There are roughly 398 species of parrots worldwide, but not all have the ability to talk. African grey parrots and Amazon parrots are more likely to mimic human speech than others.
In 1933, as a publicity stunt for the film Belle of the Nineties, a Hollywood Press Agent bought 50 parrots. They were all trained to say “It ain’t no sin” and were supposed to be place in theater lobbies to advertise the opening of the film.
What Was The Story Behind the Tagline?
You’re probably wondering why the parrots were trained to say “It ain’t no sin” to promote the film. Belle of the Nineties was originally entitled – It Ain’t No Sin. This was based on the original story’s title which was written by Mae West herself. However, the censors at the time, did not like the name and had the producers change it.
What Happened to the Parrots?
Since the film was no longer using the original title, the marketing team had no use for the 50 parrots that were bought and trained. Instead of reselling the parrots or keeping them captive, they were released in South America. Yes, still saying the line “It ain’t no sin.” (Source: Mae West)
Belle of the Nineties: The Film
The movie, Belle of the Nineties was released in 1934. It was directed by Leo McCarey under Paramount Pictures. The film was known the premiere performance of “My Old Flame” which was sung by Mae West with the Duke Ellington Orchestra.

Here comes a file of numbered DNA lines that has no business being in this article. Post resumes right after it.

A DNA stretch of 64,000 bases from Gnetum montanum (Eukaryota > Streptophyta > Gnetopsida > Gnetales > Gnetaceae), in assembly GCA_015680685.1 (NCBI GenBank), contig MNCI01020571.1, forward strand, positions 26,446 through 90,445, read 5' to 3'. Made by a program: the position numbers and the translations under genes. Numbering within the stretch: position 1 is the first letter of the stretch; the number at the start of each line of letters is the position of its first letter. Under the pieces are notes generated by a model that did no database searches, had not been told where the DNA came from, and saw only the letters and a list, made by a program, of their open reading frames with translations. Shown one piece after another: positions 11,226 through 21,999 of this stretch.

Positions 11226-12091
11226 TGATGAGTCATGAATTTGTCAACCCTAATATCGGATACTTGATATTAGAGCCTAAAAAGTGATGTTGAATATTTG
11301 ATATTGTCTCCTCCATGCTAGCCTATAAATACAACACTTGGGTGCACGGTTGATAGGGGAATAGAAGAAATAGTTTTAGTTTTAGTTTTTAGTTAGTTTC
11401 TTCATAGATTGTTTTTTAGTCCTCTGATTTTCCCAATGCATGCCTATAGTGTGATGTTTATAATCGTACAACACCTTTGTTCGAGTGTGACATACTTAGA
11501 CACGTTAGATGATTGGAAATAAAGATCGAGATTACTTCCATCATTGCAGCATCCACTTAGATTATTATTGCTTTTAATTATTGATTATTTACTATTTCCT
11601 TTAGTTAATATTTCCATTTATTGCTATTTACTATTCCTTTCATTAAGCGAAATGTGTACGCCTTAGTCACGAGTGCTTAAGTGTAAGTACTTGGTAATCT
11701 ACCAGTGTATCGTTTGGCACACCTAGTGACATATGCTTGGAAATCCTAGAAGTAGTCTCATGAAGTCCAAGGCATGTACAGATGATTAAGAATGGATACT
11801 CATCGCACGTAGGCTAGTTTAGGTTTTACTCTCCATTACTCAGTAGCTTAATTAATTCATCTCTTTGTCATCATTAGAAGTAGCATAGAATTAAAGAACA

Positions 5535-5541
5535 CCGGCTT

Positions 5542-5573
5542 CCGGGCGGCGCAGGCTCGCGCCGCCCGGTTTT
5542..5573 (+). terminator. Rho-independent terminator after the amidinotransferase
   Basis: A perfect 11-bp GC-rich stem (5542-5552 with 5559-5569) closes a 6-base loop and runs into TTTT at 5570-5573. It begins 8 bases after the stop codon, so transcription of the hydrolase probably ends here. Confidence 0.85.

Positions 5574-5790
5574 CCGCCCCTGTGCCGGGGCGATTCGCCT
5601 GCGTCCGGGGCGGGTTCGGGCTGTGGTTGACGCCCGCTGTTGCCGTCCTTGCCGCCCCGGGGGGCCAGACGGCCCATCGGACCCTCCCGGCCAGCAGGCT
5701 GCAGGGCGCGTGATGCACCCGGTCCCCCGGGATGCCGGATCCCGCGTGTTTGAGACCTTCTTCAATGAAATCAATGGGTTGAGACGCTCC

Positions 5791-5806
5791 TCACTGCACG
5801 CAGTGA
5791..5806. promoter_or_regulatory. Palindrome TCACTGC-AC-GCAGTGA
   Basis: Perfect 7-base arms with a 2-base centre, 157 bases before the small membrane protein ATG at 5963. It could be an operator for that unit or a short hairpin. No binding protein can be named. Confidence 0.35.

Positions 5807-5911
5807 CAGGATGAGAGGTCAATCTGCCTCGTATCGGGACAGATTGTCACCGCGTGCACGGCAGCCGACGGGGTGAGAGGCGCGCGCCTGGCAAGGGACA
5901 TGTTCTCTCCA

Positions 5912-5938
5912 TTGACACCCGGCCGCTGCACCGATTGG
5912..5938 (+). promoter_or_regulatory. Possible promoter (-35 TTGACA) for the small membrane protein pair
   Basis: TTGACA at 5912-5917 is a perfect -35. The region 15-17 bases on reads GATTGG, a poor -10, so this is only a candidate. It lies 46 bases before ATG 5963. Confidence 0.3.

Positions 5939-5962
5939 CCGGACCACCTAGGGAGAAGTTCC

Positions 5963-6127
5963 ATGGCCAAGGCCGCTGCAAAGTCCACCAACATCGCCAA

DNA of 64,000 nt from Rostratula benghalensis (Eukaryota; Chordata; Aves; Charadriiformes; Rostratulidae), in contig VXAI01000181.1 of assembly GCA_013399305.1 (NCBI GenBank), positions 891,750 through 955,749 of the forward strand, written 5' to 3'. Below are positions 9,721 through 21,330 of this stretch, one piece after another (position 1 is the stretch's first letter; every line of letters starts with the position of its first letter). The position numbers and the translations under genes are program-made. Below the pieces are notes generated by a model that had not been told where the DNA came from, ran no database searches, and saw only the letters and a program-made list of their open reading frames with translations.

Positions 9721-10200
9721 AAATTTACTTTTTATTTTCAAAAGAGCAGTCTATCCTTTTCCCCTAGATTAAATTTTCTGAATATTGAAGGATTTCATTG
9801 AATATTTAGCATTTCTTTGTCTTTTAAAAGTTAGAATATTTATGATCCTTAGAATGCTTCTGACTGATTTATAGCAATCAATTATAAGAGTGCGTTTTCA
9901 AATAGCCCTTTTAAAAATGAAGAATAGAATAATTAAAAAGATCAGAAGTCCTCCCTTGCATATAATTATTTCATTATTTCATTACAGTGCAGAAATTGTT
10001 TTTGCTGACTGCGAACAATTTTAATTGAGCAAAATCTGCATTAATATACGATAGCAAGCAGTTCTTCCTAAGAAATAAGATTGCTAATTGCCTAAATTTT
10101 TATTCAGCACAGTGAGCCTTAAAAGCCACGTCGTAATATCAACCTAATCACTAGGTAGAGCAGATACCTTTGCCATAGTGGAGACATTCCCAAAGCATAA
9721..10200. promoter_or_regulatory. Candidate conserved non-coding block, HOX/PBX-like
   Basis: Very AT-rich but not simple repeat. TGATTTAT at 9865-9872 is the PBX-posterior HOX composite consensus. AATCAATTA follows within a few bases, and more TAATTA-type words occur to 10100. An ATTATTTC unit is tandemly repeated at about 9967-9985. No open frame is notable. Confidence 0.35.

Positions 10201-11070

The production of the film started in March 1932 and was done by June that same year. The film was released in September 21, 1934. It earned $2 Million in the US alone, in spite of the whole parrot debacle. (Source: New York Times)
Who is Mae West?
Mae West is the star and writer of the original story and screenplay of the film Bell of the Nineties. She is also one of the most controversial movies stars in her day. She was born on August 17, 1893 in Brooklyn. Her entertainment career started at a young age when she would appear in amateur shows in her home town.
She would often use different aliases while performing. She initially used the stage name Baby Mae and changed it to Jane Mast at the start of her career as an impersonator.
She encountered several issues with censorship that she would often joke about it saying; “I believe in censorship. I made a fortune out of it.” (Source: History)
When she ended her film career, she started writing books and plays. She also dabbled in music and has recorded rock and roll albums. She continued to perform in Las Vegas and the UK.
In August 1980, Mae West tripped while trying to get out of her bed. She was not able to speak after the fall. She was then taken to the Good Samaritan Hospital in Los Angeles, where tests showed that she had suffered a stroke. She died 3 months later at the age of 87. (Source: New York Times)
In 1999, the American Film Institute voted Mae West as the 15th greatest female screen legend of classic American cinema.